Details

Journal of Public Budgeting, Accounting & Financial Management, vol. 15 no. 4
Type: Research Article
ISSN: 1096-3367

Article
Publication date: 1 March 2012

Karabi C. Bezboruah and Martinella M. Dryburgh

In the internet era, the boundaries between public and private lives of government employees are often blurred, resulting in enhanced concerns about administrative accountability…

Abstract

In the internet era, the boundaries between public and private lives of government employees are often blurred, resulting in enhanced concerns about administrative accountability and effectiveness. By adopting a multi-step qualitative methodology involving internet survey and analysis of illustrative examples, this research explores and examines how social media policies could assist in keeping the public and private lives of civil servants distinct. We find that very few public sector agencies have adopted social media policies in an attempt to regulate employee behavior. We conclude that social media sites, both private and official, could be an effective administrative tool if harnessed properly. We offer certain recommendations and strategies based on our findings that could assist in accomplishing the principles of ethical administration.

Details

International Journal of Organization Theory & Behavior, vol. 15 no. 4
Type: Research Article
ISSN: 1093-4537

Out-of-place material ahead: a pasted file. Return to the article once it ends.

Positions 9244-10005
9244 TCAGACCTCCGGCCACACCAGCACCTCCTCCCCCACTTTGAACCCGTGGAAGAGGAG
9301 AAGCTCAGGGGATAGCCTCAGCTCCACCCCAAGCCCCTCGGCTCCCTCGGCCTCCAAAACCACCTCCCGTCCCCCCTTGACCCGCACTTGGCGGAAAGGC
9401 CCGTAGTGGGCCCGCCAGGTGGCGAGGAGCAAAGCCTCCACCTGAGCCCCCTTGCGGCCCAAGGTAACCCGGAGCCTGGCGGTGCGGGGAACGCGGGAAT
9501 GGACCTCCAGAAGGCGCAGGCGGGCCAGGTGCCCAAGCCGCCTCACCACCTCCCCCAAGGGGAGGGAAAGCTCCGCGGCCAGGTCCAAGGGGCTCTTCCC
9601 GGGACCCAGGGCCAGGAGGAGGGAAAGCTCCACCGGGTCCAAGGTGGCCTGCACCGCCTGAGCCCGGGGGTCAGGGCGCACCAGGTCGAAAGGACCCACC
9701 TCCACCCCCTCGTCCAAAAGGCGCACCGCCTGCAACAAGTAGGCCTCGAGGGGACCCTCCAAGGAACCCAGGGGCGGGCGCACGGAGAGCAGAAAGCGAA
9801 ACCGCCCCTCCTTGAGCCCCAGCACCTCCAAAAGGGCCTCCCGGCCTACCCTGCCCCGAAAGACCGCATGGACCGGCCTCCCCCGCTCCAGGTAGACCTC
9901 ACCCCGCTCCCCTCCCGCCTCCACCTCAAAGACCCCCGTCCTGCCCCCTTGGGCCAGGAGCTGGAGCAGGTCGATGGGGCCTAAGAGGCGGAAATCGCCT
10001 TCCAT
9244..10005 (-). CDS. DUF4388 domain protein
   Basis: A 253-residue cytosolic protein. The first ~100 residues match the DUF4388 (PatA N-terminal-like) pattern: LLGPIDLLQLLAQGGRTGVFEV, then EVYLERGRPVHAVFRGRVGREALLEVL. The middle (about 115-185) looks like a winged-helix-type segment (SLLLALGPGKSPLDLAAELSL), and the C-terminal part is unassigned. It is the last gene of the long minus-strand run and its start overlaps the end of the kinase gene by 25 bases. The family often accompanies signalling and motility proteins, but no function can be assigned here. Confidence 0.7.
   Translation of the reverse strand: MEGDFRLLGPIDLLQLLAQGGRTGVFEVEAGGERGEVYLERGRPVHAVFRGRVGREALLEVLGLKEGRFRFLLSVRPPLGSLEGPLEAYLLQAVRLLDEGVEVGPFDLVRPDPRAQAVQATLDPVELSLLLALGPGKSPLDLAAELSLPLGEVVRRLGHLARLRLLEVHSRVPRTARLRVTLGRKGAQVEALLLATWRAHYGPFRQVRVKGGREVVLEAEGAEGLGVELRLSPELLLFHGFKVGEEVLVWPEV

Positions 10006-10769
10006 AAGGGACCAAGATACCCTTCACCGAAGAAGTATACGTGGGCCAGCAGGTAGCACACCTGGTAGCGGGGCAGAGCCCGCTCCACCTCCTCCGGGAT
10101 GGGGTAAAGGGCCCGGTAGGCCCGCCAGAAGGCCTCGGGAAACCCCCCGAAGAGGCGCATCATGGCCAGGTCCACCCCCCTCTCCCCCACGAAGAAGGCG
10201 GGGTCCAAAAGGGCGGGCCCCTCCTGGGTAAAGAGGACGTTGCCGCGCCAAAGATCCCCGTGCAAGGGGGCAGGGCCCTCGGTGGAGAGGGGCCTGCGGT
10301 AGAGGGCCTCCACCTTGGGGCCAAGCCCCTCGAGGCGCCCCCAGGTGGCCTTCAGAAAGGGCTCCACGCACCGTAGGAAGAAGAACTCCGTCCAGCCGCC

Open Access

Abstract

Details

Employee Relations, vol. 39 no. 6
Type: Research Article
ISSN: 0142-5455

Open Access
Article
Publication date: 2 October 2017

Peter Prowse, Ana Lopes and Ray Fells

The purpose of this paper is to demonstrate different approaches to effective campaigning in support of the Living Wage and so this paper contributes to the broader debate over…

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Abstract

Purpose

The purpose of this paper is to demonstrate different approaches to effective campaigning in support of the Living Wage and so this paper contributes to the broader debate over the nature of the union movement’s engagement with community groups in pursuit of workplace and social issues.

Design/methodology/approach

The paper presents a systematic comparison of a union-led and a community-led campaign, drawing primarily upon interview and survey data.

Findings

Though different, both campaigns met with a measure of success in improving employee pay and in increasing union membership suggesting a pragmatic approach to the building of union-community relationships.

Practical implications

The paper shows the need for campaigners to adopt a strategic approach in identifying the target for their campaign, and also the importance of shaping a persuasive argument.

Originality/value

The paper reaffirms the importance of traditional union-led campaigning alongside campaigning through engagement with community groups and so offers a broader framework for exploring the relationships between union and community groups.

Details

Employee Relations, vol. 39 no. 6
Type: Research Article
ISSN: 0142-5455

Keywords